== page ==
Movement on issues expected quickly
By Scott Robertson
Dan Eldridge is smiling.
The mayor of Washington County, Tenn., has spent the better part of the last four years dealing with a county commission that often obstructed his plans and ideas. Those days, Eldridge believes, are about to end. Movement on issues including commissioner benefits and commission size is expected quickly.
From its make-up to the stated ideologies of its members, the incoming Washington County Commission could scarcely be more unlike its predecessor. In fact, to call it the new commission may be understating its effect; this will be a very new commission. Fifteen of 25 commissioners will be serving their inaugural terms in office.
Departing are Commissioners Alpha Bridger, Doyle Cloyd, Mark Ferguson, Roger Nave and Gearld Sparks (voted out in the May primary); Ben Bowman, Phyllis Corso, Richard Matherly, Sam Phillips and Joe Sheffield (voted out in the August general election); Ethan Flynn, Ken Lyon and Pat Wolfe (chose not to run for re-election in 2014); and David Shanks, who stood for re-election, but dropped out of the race in mid-campaign.
Also leaving the commission will be Pete Speropulos. Speropulos resigned after his name was put on the ballot (he moved out of the district he was elected to represent), yet won re-election anyway. Since he was elected to an office he cannot legally hold, Speropulos will have to resign again.*
If the new commissioners’ campaign promises are to be believed, the two matters mentioned above will come to the commission’s agenda very quickly. Voters repeatedly ousted commissioners who voted in favor of keeping full-time status insurance benefits in place for themselves. Candidates who said they would eliminate benefits for commissioners won overwhelmingly.
The second matter is the size of the commission itself. Washington County, Tenn., has 25 commissioners. By comparison, Los Angeles County, California has five. The redistricting process that is the logical first step in cutting the size of the Washington County Commission is expected to begin within the first 90 days of the new commission, says Eldridge. While the commission size will remain at 25 for the next four years, it is entirely within the new commission’s purview to eliminate seats heading into the 2018 elections.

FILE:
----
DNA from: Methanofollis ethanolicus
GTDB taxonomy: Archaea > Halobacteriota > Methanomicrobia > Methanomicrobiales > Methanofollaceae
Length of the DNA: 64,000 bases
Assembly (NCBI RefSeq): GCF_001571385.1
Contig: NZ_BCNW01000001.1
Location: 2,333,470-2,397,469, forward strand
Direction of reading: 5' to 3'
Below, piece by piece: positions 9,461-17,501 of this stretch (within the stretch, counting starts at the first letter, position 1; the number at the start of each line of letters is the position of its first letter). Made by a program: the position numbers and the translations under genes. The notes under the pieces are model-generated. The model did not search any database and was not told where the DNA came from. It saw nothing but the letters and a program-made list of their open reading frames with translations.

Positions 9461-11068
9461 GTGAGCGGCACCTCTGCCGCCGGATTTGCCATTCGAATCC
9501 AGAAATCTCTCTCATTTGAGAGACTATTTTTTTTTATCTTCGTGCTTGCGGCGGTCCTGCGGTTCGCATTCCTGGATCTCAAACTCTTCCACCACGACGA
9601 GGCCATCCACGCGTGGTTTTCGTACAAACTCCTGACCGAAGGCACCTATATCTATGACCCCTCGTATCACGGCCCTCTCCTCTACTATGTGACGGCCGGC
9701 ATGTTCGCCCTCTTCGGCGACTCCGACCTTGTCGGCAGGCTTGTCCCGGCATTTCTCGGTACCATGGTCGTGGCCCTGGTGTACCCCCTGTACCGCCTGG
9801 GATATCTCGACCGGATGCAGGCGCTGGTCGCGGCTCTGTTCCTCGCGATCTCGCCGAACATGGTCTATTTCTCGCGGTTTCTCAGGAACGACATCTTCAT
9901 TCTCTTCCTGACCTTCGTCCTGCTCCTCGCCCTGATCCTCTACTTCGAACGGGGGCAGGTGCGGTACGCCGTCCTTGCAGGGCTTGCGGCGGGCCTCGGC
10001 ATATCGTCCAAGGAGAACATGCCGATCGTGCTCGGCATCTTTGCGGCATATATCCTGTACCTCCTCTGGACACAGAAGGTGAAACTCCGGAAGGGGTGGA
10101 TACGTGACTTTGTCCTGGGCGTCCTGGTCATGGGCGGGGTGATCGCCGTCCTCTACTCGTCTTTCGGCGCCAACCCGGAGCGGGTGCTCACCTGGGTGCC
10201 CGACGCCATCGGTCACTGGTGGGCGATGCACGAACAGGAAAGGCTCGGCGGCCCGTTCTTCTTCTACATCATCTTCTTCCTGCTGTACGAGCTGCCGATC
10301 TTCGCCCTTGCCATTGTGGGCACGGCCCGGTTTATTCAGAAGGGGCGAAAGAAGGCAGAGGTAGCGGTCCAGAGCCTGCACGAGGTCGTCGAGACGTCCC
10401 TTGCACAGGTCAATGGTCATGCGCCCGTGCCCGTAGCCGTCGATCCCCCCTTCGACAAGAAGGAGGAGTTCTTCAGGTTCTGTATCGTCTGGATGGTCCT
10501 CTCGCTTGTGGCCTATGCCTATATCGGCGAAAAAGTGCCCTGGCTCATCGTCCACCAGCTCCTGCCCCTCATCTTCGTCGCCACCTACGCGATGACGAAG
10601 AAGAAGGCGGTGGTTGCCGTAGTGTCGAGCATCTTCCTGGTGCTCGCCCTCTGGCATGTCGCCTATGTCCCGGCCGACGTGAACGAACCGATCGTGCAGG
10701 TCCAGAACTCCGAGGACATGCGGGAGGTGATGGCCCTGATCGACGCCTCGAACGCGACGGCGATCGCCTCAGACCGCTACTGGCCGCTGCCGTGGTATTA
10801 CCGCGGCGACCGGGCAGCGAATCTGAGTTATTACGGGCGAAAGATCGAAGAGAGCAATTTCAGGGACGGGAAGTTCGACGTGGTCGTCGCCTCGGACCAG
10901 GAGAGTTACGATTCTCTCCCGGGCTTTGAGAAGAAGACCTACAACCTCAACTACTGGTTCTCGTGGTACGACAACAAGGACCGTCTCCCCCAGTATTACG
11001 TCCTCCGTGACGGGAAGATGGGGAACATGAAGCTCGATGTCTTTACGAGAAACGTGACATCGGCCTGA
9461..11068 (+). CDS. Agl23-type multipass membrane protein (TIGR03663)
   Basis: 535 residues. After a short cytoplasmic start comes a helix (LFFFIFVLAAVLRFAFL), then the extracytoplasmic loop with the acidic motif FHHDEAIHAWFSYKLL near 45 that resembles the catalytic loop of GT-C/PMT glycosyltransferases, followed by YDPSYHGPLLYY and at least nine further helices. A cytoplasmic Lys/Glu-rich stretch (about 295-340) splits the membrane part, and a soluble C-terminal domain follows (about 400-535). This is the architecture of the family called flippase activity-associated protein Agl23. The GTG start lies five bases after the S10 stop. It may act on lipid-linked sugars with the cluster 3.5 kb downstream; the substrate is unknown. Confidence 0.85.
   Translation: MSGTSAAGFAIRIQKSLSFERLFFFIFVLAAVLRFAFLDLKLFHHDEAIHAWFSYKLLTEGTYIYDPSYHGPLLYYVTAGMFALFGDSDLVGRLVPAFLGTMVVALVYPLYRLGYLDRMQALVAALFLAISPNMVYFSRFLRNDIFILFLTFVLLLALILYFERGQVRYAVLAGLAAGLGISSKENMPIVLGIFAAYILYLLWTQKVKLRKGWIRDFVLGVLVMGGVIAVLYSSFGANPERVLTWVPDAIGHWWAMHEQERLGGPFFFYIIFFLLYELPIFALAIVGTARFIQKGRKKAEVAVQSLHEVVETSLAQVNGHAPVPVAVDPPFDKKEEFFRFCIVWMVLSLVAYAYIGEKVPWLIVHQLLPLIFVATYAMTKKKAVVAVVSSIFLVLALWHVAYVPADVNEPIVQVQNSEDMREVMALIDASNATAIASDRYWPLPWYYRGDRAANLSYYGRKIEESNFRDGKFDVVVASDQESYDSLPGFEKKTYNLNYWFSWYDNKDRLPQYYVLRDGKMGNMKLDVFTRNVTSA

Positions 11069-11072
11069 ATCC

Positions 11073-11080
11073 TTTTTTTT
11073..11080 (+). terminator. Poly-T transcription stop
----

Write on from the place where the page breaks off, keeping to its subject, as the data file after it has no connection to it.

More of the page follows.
Eldridge is clearly looking forward to seeing the new commission dismantle an organizational structure he believes was designed to keep an inordinate amount of power in the hands of a select few commissioners. “I think you will see this commission be much more inclusive,” Eldridge says. “These commissioners, I believe, recognize that this body is currently made up of 25 representatives of the people of Washington County. All 25 will be encouraged and given opportunities to actively participate in this process.
“In addition to that,” Eldridge adds, “I think the commission is also going to be very focused on making their process more transparent, more deliberate and more efficient. I think a lot of these committees that ended up being a burial ground for business matters last term will be gone soon. You’re going to see matters that are brought before the commission receiving the attention they need to receive and a decision will be made up or down rather than things being shuffled off to a committee and forgotten about.”
In expressing relief that the commission will be cutting bureaucracy to get out of its own way, Eldridge says, he’s relieved to expect the commission will get out of the rest of county government’s way as well. “One other thing I expect you’re going to see from this commission as opposed to the last one,” Eldridge says, “I feel this commission will recognize and have respect for the line between the legislative branch and the executive branch. We really were challenged by that last term. And I’m not just referring to the mayor’s office. I’m talking about all nine elected officials and one appointed official that make up the executive branch of Washington County government. These executive branch public servants are tasked by statute to operate county government. The legislature is not tasked to operate.